There are many options for secondary master scheduling including, A/B block, accelerated block, traditional, and modified block. The traditional schedule is the simplest in terms of staffing assignments, master schedule development, and lunch scheduling. In contrast, block scheduling requires more teacher full-time equivalents (FTEs) with little impact on student learning.
The type of secondary master schedule impacts class size averages and the daily student load for each teacher. An eight-period versus a seven-period schedule provides an opportunity for students to take an additional elective and should offer smaller class sizes on average compared to a seven-period day. However, the additional period increases the teacher’s student load.
The class size average is easily calculated by dividing the number of seats taken by the number of sections available (e.g., 1,600 seats/80 sections = 20). Another method to evaluate class size averages is using the theoretical average. It represents the most efficient utilization of current staff and is based on the assumption that all available periods are utilized by current teaching staff given the student enrollment and master schedule in place. The theoretical average is calculated by multiplying the number of students by the master schedule factor (i.e., student periods/number of periods taught) and dividing by the number of teacher FTEs. An 8/6 master schedule results in a factor of 1.33 (8/6=1.33). An 8/7 master schedule has a factor of 1.14 (8/7=1.14).
Below is a sample calculation of the theoretical average for a high school:
The campus has 510 students and 30 teachers, with an 8/6 master schedule.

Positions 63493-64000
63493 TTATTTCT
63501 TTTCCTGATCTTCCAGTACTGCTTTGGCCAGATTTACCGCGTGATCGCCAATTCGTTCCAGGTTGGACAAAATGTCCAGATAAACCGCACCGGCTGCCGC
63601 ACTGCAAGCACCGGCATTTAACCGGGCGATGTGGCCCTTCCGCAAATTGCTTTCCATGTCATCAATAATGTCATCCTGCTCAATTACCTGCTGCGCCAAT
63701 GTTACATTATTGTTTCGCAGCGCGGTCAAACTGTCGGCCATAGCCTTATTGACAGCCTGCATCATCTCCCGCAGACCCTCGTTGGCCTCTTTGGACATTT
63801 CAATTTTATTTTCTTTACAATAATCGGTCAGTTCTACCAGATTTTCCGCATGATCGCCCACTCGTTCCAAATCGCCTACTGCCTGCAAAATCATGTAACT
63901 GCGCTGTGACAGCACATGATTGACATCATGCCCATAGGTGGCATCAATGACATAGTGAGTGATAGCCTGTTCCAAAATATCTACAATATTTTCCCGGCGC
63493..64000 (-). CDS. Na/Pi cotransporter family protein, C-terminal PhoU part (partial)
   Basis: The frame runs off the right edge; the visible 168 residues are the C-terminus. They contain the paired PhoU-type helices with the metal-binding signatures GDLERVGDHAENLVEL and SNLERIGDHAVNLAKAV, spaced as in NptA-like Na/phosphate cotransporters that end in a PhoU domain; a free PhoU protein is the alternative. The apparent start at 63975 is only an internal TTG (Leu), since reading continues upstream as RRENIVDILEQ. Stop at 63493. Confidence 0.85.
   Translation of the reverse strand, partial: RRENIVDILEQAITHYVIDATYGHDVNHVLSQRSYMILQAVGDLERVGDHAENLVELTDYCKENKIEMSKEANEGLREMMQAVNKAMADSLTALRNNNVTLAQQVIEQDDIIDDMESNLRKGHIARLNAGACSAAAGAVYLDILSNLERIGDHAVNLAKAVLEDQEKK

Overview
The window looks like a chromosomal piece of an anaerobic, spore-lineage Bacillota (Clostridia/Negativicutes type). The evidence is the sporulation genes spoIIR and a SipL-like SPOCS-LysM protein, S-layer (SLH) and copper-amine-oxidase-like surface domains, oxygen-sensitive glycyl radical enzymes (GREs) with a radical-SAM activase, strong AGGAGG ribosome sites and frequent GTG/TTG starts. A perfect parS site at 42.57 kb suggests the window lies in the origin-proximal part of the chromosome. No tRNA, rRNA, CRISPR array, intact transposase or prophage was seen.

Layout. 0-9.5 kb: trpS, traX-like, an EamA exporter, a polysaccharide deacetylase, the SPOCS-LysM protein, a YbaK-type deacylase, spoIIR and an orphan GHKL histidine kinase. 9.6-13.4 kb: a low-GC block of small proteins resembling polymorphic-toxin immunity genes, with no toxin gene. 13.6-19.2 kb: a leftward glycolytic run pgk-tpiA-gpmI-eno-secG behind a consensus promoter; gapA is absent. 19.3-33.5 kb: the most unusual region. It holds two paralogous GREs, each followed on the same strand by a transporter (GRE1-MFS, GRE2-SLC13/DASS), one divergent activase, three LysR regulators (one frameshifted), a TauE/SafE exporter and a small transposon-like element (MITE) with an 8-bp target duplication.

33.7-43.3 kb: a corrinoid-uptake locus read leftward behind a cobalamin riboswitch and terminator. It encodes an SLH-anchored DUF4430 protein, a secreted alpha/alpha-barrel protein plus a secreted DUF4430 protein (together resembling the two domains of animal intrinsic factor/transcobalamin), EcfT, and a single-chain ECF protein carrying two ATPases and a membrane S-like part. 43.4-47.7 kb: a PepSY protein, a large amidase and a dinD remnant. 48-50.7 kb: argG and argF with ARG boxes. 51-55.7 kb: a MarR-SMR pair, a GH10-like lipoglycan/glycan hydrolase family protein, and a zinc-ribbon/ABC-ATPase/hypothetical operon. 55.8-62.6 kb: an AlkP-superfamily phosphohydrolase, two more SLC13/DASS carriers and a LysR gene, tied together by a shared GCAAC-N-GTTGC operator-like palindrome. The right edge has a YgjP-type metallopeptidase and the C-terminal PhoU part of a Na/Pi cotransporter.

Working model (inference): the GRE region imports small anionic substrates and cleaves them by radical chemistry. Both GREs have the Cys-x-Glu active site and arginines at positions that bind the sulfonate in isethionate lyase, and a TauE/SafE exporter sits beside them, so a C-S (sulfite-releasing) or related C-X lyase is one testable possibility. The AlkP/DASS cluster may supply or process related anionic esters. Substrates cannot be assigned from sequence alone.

- 510 (# of students) X 1.33 (factor) = 678.3
- 678.3/30 FTEs = 22.6
The theoretical average for this high school is 22.6 students per class.
Adjustments can be made to the class size average or the master schedule using this same formula. The example below increases the class size average from 22.6 to 25.0 students per class.
- 510 (# of students) X 1.33 (factor) = 678.3
- 678.3/25.0 (proposed class size average) = 27.1 FTEs
- 30 FTEs - 27.1 FTEs = 2.9 FTEs
Cost savings are calculated based on an average teacher salary of $50,000.
- $50,000 X 2.9 FTEs = $145,000 (savings)
In a second example, the master schedule is changed from an 8/6 to an 8/7 (students take eight classes and teachers teach seven classes) using the original theoretical average (22.6).
- 510 (# of students) X 1.14 (factor) = 581.4
- 581.4/22.6 (theoretical average) = 25.7 FTEs
- 30 FTEs - 25.7 FTEs = 4.3 FTEs
- $50,000 X 4.3 FTEs = $215,000 (savings)
Adjusting the type of master schedule and/or increasing the class size average at the secondary campuses can have a significant impact on staffing allocations and personnel costs.
Absorbing teachers through attrition (as vacancies occur) is an effective way to reduce personnel costs at elementary and secondary campuses. Before posting a vacant position, evaluate the need for the position and explore options for providing the service within existing allocations.
Reducing FTEs through attrition is much easier than conducting a Reduction in Force (RIF). The HRX article Planning for Reducing Personnel Costs outlines various options and strategies available to reduce personnel costs.
Strategically planning for the future will help districts stay ahead of their staffing needs. Developing and using staffing ratios and understanding how the secondary master schedule affects staffing can help HR and campus administrators with planning and implementation of an efficient and effective teacher staffing model.
The next article in our strategic staffing series focuses on auxiliary staff who support child nutrition, custodial, maintenance, and transportation services in a school district.
Cheryl Hoover joined HR Services in 2018. She assists with staffing and HR reviews, training, and other HR projects. During Hoover’s public school career, she served as an executive director of curriculum and principal leadership, executive director of human resources, principal, assistant principal, teacher, and coach.
Hoover earned her bachelor’s degree from The University of Texas at Austin and obtained her master’s degree from Texas State University. She is a certified PHR.